The Red Sox have one of the most passionate fan bases in all of sports, so with the team playing 162 games a season, it’s no surprise the club’s broadcasters can develop a strong following as well.
The news of NESN’s decision to part ways with Don Orsillo at season’s end reinforced that notion as viewers lamented his departure and others organized a petition to keep him in the booth.
As Orsillo’s exit looms, we’ve revisited Red Sox television play-by-play broadcasters from the past. Some were Red Sox lifers, while others went on to become some of the biggest names on national television.
Jim Britt (1948-50) and Tom Hussey (1948-54)
Britt was the voice of both the Boston Braves and the Red Sox, as the two teams broadcast home games only and shared announcers and flagship stations. Through 1950, the schedules were arranged so that both clubs were not home at the same time. In 1951, that arrangement ended, with both teams deciding to air a full schedule, and Britt chose to stay with the Braves. Hussey stayed on with the Red Sox.
Curt Gowdy (1951-65)
The legendary announcer was in the Red Sox booth for 15 seasons. Unfortunately, those Red Sox teams were not very successful. However, he did call Ted Williams’ home run in his final at bat at Fenway. He and Williams became close friends, and he professed great admiration for the man who’d hired him, team owner Tom Yawkey.
He left the Red Sox for NBC in 1965, but he maintained his local ties. He lived in Wellesley Hills, and later Boston, and had a summer home in Sugar Hill, N.H..
After leaving the Red Sox, he was involved in the broadcast of 13 World Series, 16 baseball All-Star Games, 9 Super Bowls, 14 Rose Bowls, 8 Olympic Games and 24 NCAA Final Fours.
Gowdy was a member of some 20 halls of fame, including those of baseball, professional football, and basketball. For seven years, he served as president of the Basketball Hall of Fame; and the hall’s annual sportswriting and broadcasting awards bear his name. He was inducted into the Red Sox Hall of Fame in 1995.
He did not have any catch-phrases, although he would announce the spots for Narragansett Lager beer, the official sponsor of the team’s broadcasts. Gowdy punctuated the spots with his signature call of “Hi neighbor, have a ‘Gansett.” He was even part of the company’s jingle from the 1950s.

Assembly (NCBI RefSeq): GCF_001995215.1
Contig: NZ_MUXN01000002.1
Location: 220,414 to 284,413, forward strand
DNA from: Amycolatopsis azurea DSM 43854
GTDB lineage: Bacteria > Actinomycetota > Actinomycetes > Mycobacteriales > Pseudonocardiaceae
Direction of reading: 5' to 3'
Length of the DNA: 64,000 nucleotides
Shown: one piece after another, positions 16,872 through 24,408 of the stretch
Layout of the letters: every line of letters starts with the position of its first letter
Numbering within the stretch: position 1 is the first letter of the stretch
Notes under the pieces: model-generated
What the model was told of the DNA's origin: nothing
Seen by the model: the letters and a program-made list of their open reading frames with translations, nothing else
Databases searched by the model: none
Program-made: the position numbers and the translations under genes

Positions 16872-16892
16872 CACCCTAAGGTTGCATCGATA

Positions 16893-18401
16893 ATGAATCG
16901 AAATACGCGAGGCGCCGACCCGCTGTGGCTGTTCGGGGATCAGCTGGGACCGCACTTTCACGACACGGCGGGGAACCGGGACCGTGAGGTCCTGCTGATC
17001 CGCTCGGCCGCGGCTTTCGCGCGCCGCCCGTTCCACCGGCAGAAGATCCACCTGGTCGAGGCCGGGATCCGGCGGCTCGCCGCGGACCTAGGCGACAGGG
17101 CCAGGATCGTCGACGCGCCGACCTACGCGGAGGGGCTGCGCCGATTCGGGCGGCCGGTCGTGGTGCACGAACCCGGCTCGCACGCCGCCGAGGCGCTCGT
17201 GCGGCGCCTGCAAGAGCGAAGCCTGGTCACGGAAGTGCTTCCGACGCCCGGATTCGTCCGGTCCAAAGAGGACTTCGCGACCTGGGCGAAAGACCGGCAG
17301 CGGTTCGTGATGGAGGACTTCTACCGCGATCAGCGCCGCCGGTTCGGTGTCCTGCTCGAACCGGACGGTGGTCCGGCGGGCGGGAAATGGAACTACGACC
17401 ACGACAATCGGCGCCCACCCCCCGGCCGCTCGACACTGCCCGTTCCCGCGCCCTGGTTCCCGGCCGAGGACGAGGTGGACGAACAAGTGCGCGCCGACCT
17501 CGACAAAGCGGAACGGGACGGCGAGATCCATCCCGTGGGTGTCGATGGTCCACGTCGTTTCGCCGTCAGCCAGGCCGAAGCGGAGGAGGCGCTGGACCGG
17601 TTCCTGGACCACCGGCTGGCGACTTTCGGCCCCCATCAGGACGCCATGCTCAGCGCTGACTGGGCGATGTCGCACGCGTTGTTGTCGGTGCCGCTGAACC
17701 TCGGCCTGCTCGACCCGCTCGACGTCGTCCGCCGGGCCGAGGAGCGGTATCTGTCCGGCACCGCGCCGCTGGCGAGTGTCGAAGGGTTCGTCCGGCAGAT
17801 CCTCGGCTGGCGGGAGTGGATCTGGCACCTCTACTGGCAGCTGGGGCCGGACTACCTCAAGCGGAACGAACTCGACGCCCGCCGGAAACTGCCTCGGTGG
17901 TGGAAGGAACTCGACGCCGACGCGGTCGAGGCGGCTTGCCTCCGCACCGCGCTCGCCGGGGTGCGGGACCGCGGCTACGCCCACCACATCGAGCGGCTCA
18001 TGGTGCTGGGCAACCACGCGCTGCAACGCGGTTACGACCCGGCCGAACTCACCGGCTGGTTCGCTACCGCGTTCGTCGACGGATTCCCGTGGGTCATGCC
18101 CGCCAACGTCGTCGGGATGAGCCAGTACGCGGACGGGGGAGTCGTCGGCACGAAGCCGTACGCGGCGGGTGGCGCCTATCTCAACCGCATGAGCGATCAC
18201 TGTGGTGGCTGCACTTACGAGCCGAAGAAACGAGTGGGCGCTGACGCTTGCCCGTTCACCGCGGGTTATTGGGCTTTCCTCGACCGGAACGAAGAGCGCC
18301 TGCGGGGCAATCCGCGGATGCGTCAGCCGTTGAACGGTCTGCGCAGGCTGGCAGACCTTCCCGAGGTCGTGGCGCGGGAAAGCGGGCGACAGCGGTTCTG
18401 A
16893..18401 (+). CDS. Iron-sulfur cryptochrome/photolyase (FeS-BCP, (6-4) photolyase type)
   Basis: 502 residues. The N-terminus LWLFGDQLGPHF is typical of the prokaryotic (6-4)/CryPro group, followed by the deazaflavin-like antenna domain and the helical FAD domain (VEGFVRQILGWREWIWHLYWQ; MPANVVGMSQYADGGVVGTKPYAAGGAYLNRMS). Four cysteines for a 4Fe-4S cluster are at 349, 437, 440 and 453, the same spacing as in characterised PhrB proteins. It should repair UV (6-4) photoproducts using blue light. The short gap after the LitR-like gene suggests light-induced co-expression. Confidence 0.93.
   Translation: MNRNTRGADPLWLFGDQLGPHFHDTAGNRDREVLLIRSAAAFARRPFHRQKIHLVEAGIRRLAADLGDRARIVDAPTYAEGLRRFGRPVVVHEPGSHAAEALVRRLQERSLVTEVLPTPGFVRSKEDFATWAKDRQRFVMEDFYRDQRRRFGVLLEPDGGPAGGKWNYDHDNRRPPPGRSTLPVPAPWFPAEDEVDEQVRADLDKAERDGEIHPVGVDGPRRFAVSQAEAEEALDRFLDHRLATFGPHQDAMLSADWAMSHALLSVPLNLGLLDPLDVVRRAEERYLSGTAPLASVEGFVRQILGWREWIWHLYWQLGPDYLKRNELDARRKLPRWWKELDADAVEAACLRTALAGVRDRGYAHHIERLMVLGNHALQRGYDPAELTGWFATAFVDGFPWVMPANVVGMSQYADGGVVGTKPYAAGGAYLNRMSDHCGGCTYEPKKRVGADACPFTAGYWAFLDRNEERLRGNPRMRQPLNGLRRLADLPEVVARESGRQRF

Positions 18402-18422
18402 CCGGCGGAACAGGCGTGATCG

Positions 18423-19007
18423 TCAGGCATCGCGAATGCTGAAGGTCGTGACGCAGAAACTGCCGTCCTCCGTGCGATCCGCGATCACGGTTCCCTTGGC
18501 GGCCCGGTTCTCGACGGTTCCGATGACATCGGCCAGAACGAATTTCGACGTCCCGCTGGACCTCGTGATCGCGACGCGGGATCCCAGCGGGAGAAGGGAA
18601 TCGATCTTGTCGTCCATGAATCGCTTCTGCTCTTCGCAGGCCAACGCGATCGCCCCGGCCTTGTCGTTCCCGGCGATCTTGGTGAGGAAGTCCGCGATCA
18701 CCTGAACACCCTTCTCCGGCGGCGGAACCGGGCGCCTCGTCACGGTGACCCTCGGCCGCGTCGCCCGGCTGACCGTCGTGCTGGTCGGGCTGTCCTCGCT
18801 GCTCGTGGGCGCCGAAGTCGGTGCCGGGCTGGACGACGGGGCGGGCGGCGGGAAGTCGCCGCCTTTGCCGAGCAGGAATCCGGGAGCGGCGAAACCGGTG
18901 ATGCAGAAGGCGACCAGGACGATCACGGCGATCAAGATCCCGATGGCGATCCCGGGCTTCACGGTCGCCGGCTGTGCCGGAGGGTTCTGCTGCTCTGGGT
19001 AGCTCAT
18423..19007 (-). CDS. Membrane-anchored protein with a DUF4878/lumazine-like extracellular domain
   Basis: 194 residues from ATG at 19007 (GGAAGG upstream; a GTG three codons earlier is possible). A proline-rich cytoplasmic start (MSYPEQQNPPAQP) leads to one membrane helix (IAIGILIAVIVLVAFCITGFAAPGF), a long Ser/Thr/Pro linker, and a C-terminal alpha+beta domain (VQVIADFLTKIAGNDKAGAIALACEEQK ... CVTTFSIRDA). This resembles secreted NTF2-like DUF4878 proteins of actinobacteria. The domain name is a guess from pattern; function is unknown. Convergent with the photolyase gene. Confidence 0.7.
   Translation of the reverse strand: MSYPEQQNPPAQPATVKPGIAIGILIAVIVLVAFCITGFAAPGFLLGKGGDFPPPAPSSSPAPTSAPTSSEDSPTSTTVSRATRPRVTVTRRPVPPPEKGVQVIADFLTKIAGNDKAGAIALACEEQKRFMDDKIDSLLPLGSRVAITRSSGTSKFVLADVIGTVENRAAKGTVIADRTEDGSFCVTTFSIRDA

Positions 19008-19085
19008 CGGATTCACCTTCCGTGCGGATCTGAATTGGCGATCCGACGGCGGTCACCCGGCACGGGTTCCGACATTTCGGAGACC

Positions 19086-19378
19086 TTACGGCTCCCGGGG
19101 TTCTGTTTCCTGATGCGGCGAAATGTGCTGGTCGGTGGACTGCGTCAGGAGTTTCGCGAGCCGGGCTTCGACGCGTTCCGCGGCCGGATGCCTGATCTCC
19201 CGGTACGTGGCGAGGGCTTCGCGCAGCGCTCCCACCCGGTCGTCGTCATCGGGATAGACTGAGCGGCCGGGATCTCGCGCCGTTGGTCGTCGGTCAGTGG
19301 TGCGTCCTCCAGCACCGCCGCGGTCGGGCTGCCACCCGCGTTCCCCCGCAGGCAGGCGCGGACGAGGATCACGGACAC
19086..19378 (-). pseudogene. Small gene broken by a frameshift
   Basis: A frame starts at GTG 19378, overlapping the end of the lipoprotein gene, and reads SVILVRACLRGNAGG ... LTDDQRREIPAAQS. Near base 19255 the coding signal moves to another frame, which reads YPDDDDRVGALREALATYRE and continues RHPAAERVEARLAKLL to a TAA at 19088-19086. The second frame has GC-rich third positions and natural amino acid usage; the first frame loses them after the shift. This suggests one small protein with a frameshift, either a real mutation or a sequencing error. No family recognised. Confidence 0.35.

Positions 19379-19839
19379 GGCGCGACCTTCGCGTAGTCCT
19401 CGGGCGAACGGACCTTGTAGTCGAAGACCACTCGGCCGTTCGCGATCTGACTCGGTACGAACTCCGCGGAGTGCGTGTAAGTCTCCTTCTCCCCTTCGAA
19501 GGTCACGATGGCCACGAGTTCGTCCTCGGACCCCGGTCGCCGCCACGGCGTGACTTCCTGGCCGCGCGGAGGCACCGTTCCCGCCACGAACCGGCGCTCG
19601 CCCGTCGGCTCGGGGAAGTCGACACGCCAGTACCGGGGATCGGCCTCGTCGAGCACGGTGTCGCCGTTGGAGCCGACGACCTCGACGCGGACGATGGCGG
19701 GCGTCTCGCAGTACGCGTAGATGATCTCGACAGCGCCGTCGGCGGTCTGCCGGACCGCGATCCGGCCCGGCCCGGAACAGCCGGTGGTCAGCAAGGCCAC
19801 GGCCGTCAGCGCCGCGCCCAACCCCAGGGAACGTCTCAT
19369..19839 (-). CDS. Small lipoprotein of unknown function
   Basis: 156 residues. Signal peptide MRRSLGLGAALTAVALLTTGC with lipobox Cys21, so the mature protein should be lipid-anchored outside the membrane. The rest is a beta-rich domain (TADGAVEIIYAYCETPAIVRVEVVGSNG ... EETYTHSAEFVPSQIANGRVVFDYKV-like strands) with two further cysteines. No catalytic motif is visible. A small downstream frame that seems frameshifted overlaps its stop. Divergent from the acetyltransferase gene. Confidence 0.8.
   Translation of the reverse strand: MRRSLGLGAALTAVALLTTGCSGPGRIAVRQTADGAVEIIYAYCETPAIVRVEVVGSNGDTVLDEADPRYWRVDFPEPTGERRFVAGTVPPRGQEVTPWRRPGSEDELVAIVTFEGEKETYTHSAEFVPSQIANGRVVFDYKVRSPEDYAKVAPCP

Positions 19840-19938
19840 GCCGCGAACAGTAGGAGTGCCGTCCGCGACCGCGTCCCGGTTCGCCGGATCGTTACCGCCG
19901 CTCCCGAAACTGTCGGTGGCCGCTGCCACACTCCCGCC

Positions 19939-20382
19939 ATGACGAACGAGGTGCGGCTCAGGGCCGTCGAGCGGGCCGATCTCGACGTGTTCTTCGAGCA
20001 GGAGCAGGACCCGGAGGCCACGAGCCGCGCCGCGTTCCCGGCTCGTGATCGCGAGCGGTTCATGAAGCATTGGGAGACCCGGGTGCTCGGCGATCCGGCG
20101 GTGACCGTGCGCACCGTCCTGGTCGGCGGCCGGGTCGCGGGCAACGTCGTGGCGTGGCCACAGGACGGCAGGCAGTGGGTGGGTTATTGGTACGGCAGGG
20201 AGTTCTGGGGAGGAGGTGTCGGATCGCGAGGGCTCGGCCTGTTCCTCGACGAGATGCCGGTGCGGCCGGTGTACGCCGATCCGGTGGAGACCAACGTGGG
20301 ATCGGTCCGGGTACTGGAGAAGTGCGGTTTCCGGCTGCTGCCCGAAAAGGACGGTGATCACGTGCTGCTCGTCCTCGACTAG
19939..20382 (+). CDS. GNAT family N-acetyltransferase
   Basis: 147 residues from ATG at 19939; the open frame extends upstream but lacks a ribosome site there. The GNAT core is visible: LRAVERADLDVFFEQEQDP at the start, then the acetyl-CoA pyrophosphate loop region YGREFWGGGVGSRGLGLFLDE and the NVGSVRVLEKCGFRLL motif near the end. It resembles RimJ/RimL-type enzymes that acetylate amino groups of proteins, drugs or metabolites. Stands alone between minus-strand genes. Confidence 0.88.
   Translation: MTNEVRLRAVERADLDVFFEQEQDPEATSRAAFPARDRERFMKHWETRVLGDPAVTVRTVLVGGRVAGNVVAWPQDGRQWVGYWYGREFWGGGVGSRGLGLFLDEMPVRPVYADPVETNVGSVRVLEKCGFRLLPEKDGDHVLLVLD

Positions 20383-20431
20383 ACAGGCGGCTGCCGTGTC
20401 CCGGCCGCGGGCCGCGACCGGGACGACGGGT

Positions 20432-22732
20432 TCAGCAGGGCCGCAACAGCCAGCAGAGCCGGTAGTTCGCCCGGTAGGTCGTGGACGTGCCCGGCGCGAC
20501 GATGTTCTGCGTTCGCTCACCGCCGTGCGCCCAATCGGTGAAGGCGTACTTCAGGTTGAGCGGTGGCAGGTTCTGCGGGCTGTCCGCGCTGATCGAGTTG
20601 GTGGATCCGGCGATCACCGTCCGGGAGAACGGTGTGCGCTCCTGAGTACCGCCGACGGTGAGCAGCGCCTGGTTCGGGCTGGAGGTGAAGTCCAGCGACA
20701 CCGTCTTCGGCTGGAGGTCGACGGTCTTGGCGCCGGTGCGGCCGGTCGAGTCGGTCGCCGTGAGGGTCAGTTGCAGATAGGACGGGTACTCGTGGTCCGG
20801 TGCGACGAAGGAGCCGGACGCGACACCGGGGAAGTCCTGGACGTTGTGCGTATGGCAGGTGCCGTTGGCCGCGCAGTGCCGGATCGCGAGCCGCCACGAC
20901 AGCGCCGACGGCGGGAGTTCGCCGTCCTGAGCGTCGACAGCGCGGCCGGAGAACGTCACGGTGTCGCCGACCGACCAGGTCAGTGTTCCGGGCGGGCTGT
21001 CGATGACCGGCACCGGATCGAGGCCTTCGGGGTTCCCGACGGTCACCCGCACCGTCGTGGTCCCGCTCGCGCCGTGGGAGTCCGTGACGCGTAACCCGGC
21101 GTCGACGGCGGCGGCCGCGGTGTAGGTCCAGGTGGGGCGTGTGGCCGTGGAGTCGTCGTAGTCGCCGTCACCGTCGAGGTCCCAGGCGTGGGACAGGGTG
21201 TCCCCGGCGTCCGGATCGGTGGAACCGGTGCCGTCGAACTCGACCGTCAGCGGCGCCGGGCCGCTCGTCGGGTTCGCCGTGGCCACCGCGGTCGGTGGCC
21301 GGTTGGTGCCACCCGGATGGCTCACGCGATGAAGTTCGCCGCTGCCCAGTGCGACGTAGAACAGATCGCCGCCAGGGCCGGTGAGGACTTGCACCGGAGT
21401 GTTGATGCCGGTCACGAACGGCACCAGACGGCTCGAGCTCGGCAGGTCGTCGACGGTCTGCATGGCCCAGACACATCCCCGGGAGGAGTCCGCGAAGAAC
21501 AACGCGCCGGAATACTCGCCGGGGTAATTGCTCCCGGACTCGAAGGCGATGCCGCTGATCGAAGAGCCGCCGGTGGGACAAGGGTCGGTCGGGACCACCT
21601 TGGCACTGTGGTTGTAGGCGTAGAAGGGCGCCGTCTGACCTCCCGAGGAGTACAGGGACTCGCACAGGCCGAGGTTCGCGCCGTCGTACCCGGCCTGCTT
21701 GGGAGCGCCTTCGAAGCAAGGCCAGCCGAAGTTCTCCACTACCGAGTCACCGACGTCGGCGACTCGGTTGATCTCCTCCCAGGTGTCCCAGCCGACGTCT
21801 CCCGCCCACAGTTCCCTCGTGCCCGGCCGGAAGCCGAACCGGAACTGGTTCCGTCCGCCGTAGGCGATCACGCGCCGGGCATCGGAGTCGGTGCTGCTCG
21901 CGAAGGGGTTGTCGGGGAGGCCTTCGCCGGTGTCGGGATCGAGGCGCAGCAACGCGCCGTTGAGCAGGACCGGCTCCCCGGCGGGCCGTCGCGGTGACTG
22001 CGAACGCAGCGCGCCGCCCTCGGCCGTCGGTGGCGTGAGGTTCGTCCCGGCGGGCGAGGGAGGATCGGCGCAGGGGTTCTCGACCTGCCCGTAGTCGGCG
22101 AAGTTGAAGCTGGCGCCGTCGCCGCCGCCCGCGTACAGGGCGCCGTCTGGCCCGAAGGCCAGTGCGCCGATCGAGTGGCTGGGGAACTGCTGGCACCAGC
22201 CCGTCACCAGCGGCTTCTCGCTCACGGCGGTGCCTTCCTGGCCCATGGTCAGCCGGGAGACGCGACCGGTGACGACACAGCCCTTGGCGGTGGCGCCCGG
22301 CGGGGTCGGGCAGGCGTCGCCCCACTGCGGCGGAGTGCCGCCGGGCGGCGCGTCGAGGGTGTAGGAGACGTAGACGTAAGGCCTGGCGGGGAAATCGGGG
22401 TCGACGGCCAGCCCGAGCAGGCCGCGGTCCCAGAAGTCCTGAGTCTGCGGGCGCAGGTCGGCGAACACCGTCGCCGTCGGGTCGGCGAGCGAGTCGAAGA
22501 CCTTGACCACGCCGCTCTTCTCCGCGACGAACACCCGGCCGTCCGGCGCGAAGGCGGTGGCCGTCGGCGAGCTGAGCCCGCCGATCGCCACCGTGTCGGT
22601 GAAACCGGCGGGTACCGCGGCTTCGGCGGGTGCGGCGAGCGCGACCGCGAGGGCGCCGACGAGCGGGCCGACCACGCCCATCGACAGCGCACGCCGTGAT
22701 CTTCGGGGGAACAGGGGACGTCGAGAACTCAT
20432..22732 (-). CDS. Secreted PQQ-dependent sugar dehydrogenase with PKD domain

Ned Martin (1961-71; 1979-92)
Martin also worked Red Sox radio broadcasts from 1972-78. He covered the entire career of Carl Yastrzemski, including the call of Rico Petrocelli’s final out to clinch the 1967 pennant: “and there’s pandemonium on the field.”
Martin also called Carlton Fisk’s home run to win Game 6 of the 1975 World Series, Yastrzemski’s 3,000th hit in 1979, and Roger Clemens’ first 20-strikeout game in 1986.
His signature call was “Mercy” whenever a Red Sox player made a particularly good play. He would occasionally punctuate Red Sox calls with “See you later, baby.”
Former Globe sports writer Bill Griffith included an interesting anecdote in an appreciation of Martin after his death in 2002.
“When an intern named Don Orsillo was interested in pursuing a minor league broadcasting career, it was Martin who took him aside and explained the hardships he’d experience.”
Ken Coleman (1966-74)
Coleman replaced Gowdy in 1966 after calling Cleveland Indians games from 1952-65. He took over sole play-by-play responsibilities in 1972 when Martin left to do Red Sox radio. He left to work with the Cincinnati Reds’ television crew from 1975-78 before returning to Boston to do Red Sox baseball from 1979-89 on the radio.
Dick Stockton (1975-78)
Stockton was part of the broadcast crew for the 1975 Word Series, calling Carlton Fisk’s game-winning home run in Game 6. He joined CBS full-time in 1978, covering a variety of sports , including the NBA, where he was the lead play-by-play man from 1981-190. He also did the NFL, Major League Baseball, college basketball, and the Olympics.
Sean McDonough (1988-2004)
McDonough handled the Red Sox games that were broadcast on standard, over the air television, while Martin continued to call the games on NESN. He also worked nationally, beginning in 1990 with CBS, where he broadcasted college basketball, college football, the NFL, three Winter Olympics (bobsled and luge in 1992 and 1994 and ice hockey in 1998), and golf (including four Masters and PGA Championships).
He was the lead baseball announcer for CBS, becoming the youngest announcer to broadcast the World Series in 1992 at the age of 30.
In 2000, McDonough joined ESPN, where he’s called baseball, college basketball, college football, and NHL and NCAA hockey for ABC and ESPN.
His departure from Red Sox broadcast seems similar to what Orsillo might be going through now, as Chad Finn wrote in 2011.
“In the months after his dismissal when McDonough would speak about how it ended with the Sox, he often used the word “bittersweet.’’ But it didn’t take a detective to realize the emphasis was on “bitter.’’
“While the writing was on the wall — he called just 28 games in 2004 and was similarly marginalized to calling the Friday night Channel 38 telecasts in ’03 — it still hurt. He said he didn’t watch more than a half-hour of Red Sox telecasts in the 2005 season and avoided the ballpark.
“As I said, and I meant it, I kind of thought at the time, why is this happening to me? What did I do to deserve this?’’ said McDonough. “But those fences are mended now.’’
“McDonough said Red Sox management eventually acknowledged that his dismissal could have been handled better.”
Bob Kurtz (1993-2000)
Kurtz replaced Ned Martin on NESN’s broadcasts, and served in that capacity until he departed for Minnesota in 2000 to become the first play-by-play announcer for the Minnesota Wild.